Oh: Try Wat Phu. Everyone goes to the Grand Palace, but not all make it to nearby Wat Phu, which makes it appreciably less hectic and far more conducive to a leisurely stroll. There’s some classic Thai Buddhist architecture here, plus the famous massage school if you’re feeling weary.
Flower stalls at Thewet Market (Dreamstime)
Oh: I’d recommend the centrally located, but generally overlooked, Thewet Market, just north of the popular Banglamphu district. It’s a very traditional market with plenty of friendly vendors, plus a picturesque flower and plant market alongside the canal. A short walk from many hotels and on the river as well, it’s easily accessed by foot or boat, avoiding any traffic.
Wi: Thaling Chan floating market is great. This is my part of town, so I know it well, but very few foreigners make it out this way. Avoid the well-known ‘tourist market’ at Damnoen, with its huge coach park and tacky souvenirs. This one is the real deal. Get there while it’s still off the radar.
Pascal: Koh Kret for traditional village life on an island in the Chao Phraya River in the northern suburbs of Bangkok. At weekends, you can take public ferries all the way there and explore the narrow lanes on foot or rented bicycle. It’s all very laid back with plenty of local cafes and coffee shops to break up your wandering.
Chao Phraya River (Dreamstime)
Oh: Bangkok’s not always a very pedestrian-friendly city, plus it’s big, but as much as possible I recommend doing it on foot. It’s by far the best way to soak up the vibrant street life, which for me is one of the city’s strongpoints. Keep your camera at the ready and don’t hesitate to go off-piste down any tempting side streets.
Wi: Forget taxis and tuk-tuks. Using public transport, such as local buses, the metro, sky train and ferryboats, is more fun, cheaper and affords ‘behind the scenes’ glimpses that you won’t see from the inside of an air-conditioned taxi. If you get lost, don’t worry – it may turn out to be the best thing that happened all day.
Pascal: I like the boat transport on the city’s canals, as well as the Chao Phraya River. The city council is opening up new routes too, so grab a local transport map, avoid the notorious traffic jams and explore Bangkok’s myriad canals and waterways. They’re easy, fun and economical.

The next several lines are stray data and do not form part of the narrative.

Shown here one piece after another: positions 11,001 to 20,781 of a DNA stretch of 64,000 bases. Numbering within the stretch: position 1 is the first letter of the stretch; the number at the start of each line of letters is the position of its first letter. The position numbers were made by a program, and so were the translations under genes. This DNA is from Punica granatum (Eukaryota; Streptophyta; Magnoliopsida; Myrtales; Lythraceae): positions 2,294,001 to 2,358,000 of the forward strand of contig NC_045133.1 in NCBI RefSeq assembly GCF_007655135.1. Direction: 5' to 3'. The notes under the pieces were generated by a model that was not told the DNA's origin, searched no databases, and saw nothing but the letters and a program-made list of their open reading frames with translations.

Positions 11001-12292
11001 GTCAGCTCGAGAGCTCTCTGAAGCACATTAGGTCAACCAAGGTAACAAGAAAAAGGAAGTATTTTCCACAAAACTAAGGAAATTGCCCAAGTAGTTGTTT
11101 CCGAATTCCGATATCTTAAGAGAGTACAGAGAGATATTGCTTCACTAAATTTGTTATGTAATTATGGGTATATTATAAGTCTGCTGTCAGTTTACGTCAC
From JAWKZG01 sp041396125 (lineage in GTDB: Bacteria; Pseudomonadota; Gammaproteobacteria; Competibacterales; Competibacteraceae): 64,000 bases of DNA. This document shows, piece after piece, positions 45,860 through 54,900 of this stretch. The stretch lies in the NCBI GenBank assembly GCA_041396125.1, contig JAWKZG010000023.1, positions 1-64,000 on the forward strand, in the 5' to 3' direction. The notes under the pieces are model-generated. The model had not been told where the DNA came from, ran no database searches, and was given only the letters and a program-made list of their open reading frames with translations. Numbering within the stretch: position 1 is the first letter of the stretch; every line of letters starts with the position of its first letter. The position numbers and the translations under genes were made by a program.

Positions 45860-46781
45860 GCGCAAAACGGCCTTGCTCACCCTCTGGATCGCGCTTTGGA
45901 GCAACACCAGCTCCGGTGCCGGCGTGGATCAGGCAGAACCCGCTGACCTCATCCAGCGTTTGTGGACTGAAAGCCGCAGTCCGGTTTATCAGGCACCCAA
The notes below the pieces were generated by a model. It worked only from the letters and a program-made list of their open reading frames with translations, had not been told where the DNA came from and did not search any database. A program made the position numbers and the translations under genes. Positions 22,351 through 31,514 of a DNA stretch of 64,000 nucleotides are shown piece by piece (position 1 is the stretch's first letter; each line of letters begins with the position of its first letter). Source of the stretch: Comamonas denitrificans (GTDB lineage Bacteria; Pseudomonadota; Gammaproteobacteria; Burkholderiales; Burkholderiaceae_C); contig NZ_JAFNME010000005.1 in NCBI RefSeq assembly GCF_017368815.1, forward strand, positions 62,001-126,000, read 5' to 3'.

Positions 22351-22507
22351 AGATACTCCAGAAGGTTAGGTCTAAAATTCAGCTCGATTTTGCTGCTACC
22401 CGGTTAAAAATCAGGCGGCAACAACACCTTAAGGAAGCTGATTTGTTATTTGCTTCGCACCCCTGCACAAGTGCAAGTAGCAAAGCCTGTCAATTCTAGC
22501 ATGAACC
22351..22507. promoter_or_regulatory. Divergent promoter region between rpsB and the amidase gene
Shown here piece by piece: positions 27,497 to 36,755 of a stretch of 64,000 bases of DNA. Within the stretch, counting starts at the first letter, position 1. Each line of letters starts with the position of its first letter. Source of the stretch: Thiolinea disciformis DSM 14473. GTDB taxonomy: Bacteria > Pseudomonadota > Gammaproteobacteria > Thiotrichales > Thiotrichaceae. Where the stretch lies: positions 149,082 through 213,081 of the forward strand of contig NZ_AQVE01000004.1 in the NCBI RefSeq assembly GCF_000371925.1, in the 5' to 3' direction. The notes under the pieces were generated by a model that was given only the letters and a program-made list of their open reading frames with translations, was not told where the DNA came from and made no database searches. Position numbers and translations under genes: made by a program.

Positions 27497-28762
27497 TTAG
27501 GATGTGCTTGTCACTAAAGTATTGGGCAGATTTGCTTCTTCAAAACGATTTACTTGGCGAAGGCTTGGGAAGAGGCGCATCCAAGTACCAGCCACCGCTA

Grand Palace (Dreamstime)
Oh: Everyone visits the Grand Palace. It’s one of the city’s most spectacular sites but a correspondingly crowded one and unfortunately a magnet for would-be tourist scammers. Make sure you get there as early as possible, when it won’t be so hot and it won’t be so hectic. It’s a short walk from most Banglamphu hotels and guesthouses, so avoid the tuk-tuk scams and ignore any touts on your way in or out.
Wi: Chinatown and Little India is a fascinating area to visit, with its labyrinth of narrow alleyways ideally done on foot. It’s also an easy place to get lost in and miss half the sites, so my recommendation would be to get a few people together and split the cost of a guide. You’ll get far more out of your visit, you won’t get lost and you will have someone on hand to explain what you’re looking at.
Pascal: My favourite site was Jim Thompson House but it can be a tricky one to get to. This is one of the most congested parts of town and, although there are sky train stations, Banglamphu with all its tourist accommodation doesn’t have a train line. What it does have though, that may visitors don’t seem to realise, is a great canal boat system. Boats from the Golden Mount pier by the Democracy Monument will drop you on the quay right outside the Museum. It’s an easy way in and out for your visit, plus it’s a fun and cheap way to travel.
Oh, Wi and Pascal all lead tours for All Points East throughout Southeast Asia, including Thailand. Wi won the Silver medal in Wanderlust’s 2016 World Guide of the Year Awards. Pascal is a professional photographer and leads photographic tours where backstreet life features alongside the city’s ‘must-sees’. Oh guides predominantly in Thailand and Yunnan.
Tours with All Points East can be found at www.allpointseast.com
Main image: Grand Palace, Bangkok